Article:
Intellectual Property Rights: France is a strong defender of intellectual property rights and has highly developed protection for intellectual property. Under the French system, patents and trademarks protect industrial property, while literary/artistic property is protected by copyrights. By virtue of the Paris Convention and the Washington Treaty regarding industrial property, U.S. nationals have a "priority period" after filing an application for a U.S. patent or trademark during which to file a corresponding application in France. This period is twelve months for patents and six months for trademarks.
Currency Conversion and Transfer Policies: All inward and outward payments must be made by bank transfers through approved banking intermediaries. There is no restriction on repatriation of capital. Similarly, there are no restrictions on transfers of profits, interest, royalties, or service fees. Foreign-controlled French businesses are required to have a resident French bank account and are subject to the same regulations as other French legal entities. The use of foreign bank accounts by residents is permitted.
Corruption: France’s 2015 Global Corruption Perceptions Index (Transparency International) ranks at 23 out of 175, and scored a 70 out of 100 on perceived by the public sector. Scores range for 0 (highly corrupt) to 100 (very clean).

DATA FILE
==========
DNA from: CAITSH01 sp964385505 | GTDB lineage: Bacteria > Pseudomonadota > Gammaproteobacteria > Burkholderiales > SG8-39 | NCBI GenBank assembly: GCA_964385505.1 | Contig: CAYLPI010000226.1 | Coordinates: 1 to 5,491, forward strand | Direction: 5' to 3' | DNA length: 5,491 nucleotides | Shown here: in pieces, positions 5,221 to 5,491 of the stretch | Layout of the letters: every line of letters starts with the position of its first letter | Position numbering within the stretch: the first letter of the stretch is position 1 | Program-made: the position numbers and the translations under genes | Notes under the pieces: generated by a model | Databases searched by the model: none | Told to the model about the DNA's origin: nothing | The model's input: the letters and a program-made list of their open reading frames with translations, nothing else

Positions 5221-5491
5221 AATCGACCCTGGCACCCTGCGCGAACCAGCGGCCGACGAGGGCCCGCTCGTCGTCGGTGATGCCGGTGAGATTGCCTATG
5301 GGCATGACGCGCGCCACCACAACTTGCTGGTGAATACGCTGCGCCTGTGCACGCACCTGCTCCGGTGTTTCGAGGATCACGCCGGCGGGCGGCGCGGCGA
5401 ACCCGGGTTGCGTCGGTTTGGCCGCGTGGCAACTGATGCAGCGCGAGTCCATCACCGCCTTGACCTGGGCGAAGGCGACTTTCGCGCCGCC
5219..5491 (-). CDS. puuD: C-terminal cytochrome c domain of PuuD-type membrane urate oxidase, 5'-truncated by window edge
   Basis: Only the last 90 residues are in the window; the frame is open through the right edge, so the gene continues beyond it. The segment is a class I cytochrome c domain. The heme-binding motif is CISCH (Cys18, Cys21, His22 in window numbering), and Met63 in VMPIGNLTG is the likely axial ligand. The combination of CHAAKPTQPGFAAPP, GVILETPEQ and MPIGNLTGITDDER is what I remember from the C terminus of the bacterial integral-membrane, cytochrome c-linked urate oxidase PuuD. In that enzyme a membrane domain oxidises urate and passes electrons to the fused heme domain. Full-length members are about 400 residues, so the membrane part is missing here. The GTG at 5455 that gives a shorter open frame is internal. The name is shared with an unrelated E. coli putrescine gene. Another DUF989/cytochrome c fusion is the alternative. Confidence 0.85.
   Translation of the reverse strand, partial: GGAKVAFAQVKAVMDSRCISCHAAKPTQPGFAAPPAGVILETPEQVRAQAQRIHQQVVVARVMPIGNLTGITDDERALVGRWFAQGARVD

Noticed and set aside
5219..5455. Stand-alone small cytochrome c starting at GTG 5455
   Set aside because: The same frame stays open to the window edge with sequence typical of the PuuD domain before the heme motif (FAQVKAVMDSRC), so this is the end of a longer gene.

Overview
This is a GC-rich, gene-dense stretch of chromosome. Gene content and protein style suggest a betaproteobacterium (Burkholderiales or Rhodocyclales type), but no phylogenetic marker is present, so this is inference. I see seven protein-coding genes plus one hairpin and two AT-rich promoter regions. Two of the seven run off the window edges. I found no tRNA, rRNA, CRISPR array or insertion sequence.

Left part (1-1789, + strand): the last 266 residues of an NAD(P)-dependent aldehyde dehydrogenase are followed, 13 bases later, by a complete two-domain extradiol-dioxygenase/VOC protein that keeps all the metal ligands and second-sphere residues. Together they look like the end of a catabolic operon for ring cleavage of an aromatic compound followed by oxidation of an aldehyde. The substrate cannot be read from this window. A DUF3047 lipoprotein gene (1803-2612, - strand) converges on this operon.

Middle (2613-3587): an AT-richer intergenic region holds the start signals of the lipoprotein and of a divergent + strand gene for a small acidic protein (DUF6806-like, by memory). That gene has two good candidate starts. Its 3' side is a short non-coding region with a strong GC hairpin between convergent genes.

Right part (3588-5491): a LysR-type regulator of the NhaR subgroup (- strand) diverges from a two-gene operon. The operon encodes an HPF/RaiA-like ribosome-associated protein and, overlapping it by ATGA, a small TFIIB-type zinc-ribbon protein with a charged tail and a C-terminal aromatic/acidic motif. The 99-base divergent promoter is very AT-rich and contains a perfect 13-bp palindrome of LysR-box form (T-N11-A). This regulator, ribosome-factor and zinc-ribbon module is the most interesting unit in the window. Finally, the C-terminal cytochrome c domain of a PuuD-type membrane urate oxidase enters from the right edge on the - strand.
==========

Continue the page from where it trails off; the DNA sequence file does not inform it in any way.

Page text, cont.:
French business behavior emphasizes courtesy and a degree of formality. Creating a wide network of close personal business alliances is very important.
If you do not speak French, an apology for not knowing their language may aid in developing a relationship. It is always a good idea to learn a few key phrases, since it demonstrates an interest in a long-term relationship.
The French will carefully analyze every detail of a proposal, regardless of how minute. Business is hierarchical. Decisions are generally made at the top of the company.
Business dress is understated and stylish. Men should wear dark-colored, conservative business suits. Women should wear either business suits or elegant dresses.
More information on Business Protocol:
French-American Chamber of Commerce in New York City (Note there are French-American Chambers of Commerce all over the United States.)
This information is provided by ABC-Amega Inc. Providing international receivable management and debt collection services for exporters to more than 200 countries including France. For further information, contact [email protected].
This report represents a compilation of information from a wide variety of reputable sources.
Comparative Economic Indicators: CIA World Factbook
Exchange Rates: OANDA.com The Currency Site.
Other information is provided by sites including FITA.